And so you can imagine in the world of maybe three years from now. Maybe that’s a little aggressive, but you’ve got your genome. It’s on your mobile, and you go to your CVS, and you look and say, “Oh, I have Long QT, and this drug’s contraindicated, and now it’s not going to be prescribed.” Right? What’s the timeline for that.
I mean, I think Amazon has expressed a pretty significant presence in starting to play and operate in this space and, obviously, the others on that side as well. So for me, I think the takeaway is just, again, they’re going to be a new entrance. It’s going to be innovation in healthcare is here and, frankly, necessary.
Given our aging population, given the trend lines of increased spend, it’s just not sustainable, so we have to have mass innovation. In fact, we’re going to have a shortage of primary care doctors, and OB/GYNs, and interns. And I mean, there’s all these trend lines that just show massive innovation will be required to continue to deliver healthcare. So that was my takeaway.
Patrick: Thank you.
Lee: So I’m actually a little bit afraid of the consumer—again, as a company, the consumer interest. And in my industry, for example, the microbiome movement, when I first got started in 2011, we put together a whole website to try to—because we thought we’d have to teach people about this in order to even have somebody talk to us.
And by the time we got it put together, the whole industry had run by because there was so much hype, and it got into the consumer networks and the consumer—I’m sure all of you have read the microbiome this, the microbial that, and there was kind of no way to answer that. There was no data, no clinical evidence.
But what happened as a result of that is there was such an enormous push even on the FDA to adopt something way before there was any data. We were in the process of putting our IND in and starting to go to clinical data. And the FDA said, “Wait a minute. We don’t want to stop treating people or have physicians stop treating people, so we’re just not going to enforce this, except on you.”
So we ended up having to run clinical studies. We have a competitor in the marketplace who decided they didn’t care about the FDA, that they just decided to sell product across the country. The FDA hasn’t done anything about that because they don’t want to stand between the doctor and their patient.
And so what’s happened as result is the other company has said, “We have enough stock that we can supply a doctor who’s untrained in this. The patient doesn’t even have to qualify for what the disease would be, and we can treat them within two hours of this.”
So as a result, what’s happened is there’s a conflict between providing that evidence-based medicine through clinical trials. Patients don’t want to be in the clinical trial. Hey, I can go to my local doc, and they can buy it off the Internet so I can have it done.
So what we’re seeing now is the aftermath of that because the people that were treated inappropriately who weren’t successful, who are sick, are now flooding into our clinical studies, but we can’t treat them. They can’t be part of our thing because they’ve had a prior treatment that knocks them out of our patient population.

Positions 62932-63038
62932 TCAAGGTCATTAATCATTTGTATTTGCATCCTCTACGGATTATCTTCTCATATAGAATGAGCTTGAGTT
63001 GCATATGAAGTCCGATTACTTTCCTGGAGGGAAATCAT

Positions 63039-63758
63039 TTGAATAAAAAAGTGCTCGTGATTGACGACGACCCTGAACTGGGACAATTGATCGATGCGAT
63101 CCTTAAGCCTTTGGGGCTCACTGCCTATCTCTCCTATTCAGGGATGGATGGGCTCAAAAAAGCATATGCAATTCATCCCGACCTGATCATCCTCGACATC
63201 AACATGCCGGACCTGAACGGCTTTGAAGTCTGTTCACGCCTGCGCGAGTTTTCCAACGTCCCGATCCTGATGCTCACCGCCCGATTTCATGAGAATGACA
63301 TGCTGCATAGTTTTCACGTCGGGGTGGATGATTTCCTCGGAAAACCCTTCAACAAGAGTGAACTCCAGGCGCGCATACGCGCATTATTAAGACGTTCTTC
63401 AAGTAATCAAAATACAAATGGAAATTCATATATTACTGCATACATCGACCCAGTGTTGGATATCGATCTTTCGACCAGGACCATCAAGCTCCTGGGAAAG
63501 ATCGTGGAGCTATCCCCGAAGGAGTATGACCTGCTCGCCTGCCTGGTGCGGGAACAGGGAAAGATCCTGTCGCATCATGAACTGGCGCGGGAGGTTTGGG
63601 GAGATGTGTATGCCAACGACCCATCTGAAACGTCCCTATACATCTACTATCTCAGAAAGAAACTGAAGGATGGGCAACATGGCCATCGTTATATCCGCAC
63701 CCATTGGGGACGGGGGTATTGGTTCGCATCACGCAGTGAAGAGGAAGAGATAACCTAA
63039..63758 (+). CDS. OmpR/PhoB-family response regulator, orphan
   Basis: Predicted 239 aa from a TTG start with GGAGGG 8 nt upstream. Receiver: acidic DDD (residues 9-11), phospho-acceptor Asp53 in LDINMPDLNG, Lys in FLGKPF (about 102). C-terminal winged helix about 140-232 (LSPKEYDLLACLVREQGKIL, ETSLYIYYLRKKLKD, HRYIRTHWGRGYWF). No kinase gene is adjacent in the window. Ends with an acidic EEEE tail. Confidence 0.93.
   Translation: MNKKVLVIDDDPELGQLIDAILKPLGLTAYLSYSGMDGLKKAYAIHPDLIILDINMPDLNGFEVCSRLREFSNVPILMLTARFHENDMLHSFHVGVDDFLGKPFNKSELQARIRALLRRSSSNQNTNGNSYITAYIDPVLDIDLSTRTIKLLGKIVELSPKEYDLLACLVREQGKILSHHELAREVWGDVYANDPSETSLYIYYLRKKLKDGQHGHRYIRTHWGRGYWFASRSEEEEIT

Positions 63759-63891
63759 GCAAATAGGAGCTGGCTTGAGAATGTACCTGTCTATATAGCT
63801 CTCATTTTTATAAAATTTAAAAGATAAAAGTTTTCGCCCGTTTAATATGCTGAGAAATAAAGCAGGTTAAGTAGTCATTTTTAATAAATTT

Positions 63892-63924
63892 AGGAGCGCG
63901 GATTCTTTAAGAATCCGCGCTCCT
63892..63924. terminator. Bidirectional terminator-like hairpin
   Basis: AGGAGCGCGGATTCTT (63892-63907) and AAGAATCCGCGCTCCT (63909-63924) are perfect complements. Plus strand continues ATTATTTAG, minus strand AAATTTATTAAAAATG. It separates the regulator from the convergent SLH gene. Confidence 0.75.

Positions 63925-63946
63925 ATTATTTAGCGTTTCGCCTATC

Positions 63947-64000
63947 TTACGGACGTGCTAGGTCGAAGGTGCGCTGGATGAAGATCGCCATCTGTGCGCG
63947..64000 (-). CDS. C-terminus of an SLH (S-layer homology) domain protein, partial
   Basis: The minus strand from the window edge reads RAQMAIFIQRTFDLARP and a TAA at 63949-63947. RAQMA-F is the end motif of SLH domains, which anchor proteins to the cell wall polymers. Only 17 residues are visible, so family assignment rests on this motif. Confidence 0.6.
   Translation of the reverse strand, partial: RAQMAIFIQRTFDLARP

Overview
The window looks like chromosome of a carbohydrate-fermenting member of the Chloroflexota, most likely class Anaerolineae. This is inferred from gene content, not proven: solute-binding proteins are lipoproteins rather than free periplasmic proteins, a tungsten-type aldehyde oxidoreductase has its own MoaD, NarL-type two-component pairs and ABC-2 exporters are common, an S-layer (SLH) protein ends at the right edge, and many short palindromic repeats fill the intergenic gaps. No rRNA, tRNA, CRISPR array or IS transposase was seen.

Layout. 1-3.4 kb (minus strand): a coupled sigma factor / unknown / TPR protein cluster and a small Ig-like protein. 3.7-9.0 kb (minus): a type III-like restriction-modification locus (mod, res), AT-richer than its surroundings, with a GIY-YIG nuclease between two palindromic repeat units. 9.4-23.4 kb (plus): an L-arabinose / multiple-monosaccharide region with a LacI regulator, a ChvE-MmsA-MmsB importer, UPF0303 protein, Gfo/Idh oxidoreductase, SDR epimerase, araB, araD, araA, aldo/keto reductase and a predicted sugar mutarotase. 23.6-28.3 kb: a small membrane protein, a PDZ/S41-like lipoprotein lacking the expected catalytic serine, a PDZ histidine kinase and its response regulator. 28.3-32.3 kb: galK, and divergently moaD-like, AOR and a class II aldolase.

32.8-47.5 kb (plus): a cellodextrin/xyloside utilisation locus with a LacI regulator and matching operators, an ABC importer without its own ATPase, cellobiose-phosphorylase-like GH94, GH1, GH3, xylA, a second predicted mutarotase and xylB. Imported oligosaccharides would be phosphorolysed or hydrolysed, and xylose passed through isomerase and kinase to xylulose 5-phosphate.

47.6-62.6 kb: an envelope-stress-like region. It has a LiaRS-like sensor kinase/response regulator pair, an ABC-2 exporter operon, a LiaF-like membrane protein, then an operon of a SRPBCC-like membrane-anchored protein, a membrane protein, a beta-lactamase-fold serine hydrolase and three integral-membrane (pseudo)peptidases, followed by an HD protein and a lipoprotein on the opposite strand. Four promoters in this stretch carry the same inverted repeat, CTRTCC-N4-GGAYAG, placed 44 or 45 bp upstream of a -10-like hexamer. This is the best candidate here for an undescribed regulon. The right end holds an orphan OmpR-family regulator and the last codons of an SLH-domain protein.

So it’s created an enormous conundrum in the whole patient-driven piece, and what we’re obligated to do from a regulatory standpoint because if we don’t get our product through the FDA, we can’t get it reimbursed. It’s not widely available to everybody.
So there’s that push-pull. So actually, I don’t know if that’s a good thing. I think it’s yet to play out, but I think it’s had a negative impact in our industry to try to do actual data gathering in a controlled way.
Lisa: I was just going to interject on that really quickly. I think that’s such an important point. There is this sort of tension and balance between how do you drive to advancement in new technology, new science. But it really does have to be evidence-based and high efficacy of care, and so that’s a very real tension point.
Patrick: Well, part of innovation, too, you also have destruction. You have failed models until something emerges out of that. So no disagreements. I’m glad you brought that up, though. Martin?
Martin: Well, it’s great for my business. It’s a boogeyman that scares all of pharma and health systems, and we just did a report on virtual pharmacies, and it was the most picked-up analysis we’ve done, so.
And I say that in terms of it’s good to shake up the system. What I think is very interesting about it are the Net Promoter Scores that those brands have. You look at how—Apple or Amazon are viewed versus how an insurer is viewed…
Their brand value is phenomenal. And I’m sure there’s going to be casualties and problems along the way. I’m sure, but I think it’s good from the point of view of people not resting on their laurels and people starting to think, “How do I actually think about serving a consumer or a patient?” And thinking about them, not just, “Here, here’s what I want.”
Patrick: But understand what they mean—how it flows through, as well, to Lee’s point. Because I think there’s a lot of information that’s not correct going out.
Martin: Yeah, yeah, yeah. A lot of people just don’t think understand it.
Patrick: They don’t understand it. Right.
William: Yeah, I think big for big’s sake is not necessarily the answer. It’s really about what services that they spin out. And I’ll give you an example.